Giant squid

Aquatic scientific names in the news …

A giant squid surfaced in Toyama Bay harbour (300km west of Tokyo) on Christmas eve, 2015. A species that is rarely observed at the surface, this animal was a juvenile of around three and half metres in length, most likely in poor health and unlikely to survive.

Video by Takayoshi Kojima

The giant squid is the second-largest mollusc only exceeded in size by the colossal squid. Poorly documented in comparison to their smaller relatives they are are a widespread species, although rare in tropical and polar latitudes, with a vertical distribution of perhaps between 300 – 1000m, largely based on data from trawled specimens and sperm whale diving behaviour.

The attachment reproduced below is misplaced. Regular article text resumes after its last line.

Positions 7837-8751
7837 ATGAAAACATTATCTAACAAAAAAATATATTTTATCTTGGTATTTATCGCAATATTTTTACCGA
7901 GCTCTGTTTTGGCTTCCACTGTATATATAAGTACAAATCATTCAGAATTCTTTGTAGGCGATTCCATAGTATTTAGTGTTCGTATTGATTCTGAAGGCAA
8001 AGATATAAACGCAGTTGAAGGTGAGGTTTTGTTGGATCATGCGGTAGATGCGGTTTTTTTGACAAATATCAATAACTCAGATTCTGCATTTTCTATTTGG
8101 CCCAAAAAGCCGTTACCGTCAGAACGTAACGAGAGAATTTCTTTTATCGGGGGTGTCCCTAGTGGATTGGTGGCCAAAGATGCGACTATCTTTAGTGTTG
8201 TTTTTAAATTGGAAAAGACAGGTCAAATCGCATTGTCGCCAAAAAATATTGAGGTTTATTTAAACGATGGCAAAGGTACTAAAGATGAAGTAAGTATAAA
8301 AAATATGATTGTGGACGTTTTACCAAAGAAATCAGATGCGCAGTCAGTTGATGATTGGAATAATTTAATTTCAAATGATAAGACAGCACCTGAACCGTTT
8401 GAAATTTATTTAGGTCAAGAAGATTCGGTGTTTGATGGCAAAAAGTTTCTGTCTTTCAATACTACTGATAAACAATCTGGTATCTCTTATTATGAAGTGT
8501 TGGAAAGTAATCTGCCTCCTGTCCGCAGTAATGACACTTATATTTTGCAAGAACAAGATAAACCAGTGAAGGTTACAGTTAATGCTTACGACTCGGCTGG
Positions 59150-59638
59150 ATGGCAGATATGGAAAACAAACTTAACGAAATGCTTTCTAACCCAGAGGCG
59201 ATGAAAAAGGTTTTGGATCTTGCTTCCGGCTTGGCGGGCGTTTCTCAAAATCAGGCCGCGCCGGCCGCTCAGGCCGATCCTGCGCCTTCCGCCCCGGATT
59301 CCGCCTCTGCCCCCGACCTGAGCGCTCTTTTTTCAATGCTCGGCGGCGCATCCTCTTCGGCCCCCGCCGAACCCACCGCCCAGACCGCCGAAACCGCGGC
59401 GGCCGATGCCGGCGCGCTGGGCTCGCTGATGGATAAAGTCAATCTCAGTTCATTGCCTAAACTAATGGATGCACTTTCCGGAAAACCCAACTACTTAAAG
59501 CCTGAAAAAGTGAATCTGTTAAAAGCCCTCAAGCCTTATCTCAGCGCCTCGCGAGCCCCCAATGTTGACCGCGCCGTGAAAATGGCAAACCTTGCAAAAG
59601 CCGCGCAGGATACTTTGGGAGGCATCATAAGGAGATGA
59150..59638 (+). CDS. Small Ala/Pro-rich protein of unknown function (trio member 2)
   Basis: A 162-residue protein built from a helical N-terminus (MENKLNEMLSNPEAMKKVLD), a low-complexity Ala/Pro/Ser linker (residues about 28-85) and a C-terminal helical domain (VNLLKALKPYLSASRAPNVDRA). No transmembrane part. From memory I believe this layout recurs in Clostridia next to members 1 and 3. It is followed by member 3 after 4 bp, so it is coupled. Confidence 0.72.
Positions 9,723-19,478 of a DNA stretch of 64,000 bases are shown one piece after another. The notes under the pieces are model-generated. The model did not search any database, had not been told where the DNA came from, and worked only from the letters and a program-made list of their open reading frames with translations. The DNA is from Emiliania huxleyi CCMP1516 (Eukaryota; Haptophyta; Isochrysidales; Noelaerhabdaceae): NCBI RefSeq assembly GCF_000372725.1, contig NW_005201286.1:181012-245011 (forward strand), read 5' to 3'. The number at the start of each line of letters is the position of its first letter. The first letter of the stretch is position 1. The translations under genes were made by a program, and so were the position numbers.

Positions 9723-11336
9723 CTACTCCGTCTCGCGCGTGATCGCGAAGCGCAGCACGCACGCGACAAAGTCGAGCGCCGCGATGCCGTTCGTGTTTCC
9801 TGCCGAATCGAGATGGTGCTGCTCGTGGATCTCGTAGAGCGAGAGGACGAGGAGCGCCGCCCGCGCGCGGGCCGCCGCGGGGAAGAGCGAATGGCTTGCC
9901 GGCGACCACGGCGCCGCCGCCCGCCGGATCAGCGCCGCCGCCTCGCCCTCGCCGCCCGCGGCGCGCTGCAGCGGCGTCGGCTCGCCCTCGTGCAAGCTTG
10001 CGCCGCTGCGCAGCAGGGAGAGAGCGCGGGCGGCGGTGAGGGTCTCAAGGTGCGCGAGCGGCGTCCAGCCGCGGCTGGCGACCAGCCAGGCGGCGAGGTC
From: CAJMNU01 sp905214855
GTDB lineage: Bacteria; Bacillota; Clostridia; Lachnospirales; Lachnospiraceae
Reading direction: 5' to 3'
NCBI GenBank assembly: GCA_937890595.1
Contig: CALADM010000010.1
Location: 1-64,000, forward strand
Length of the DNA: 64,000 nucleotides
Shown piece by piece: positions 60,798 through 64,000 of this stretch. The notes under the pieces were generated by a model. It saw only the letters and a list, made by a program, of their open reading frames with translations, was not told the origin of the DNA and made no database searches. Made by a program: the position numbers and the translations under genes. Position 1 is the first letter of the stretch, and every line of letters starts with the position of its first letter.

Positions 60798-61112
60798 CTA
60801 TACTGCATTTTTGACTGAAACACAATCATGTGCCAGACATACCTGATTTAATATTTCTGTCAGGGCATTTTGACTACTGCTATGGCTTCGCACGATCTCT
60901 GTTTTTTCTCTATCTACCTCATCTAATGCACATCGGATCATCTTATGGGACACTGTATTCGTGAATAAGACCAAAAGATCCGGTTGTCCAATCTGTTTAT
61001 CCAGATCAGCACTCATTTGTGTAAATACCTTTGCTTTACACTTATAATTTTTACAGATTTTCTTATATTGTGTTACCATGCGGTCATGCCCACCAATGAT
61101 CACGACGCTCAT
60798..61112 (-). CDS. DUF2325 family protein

Known since ancient times (mentioned by Aristotle) mainly from mariner’s tales and the occasional beachings it wasn’t until 2004 that a well preserved specimen was available for study and, around the same time, the first images of live specimens were captured.

It has been suggested that there may be as many as eight species of giant squid but based on the latest DNA evidence it seems likely that there is only a single species –
Architeuthis dux Steenstrup, 1857.


Architeuthis – Greek, Archi-, arxi- (αρχι), chief, principal, first in authority or order (post-classical); -teuthis (τευθις), squid, cuttlefish. Loosely speaking – first squid over all other squid.
dux – Latin, commander, ruler, leader, chief, head.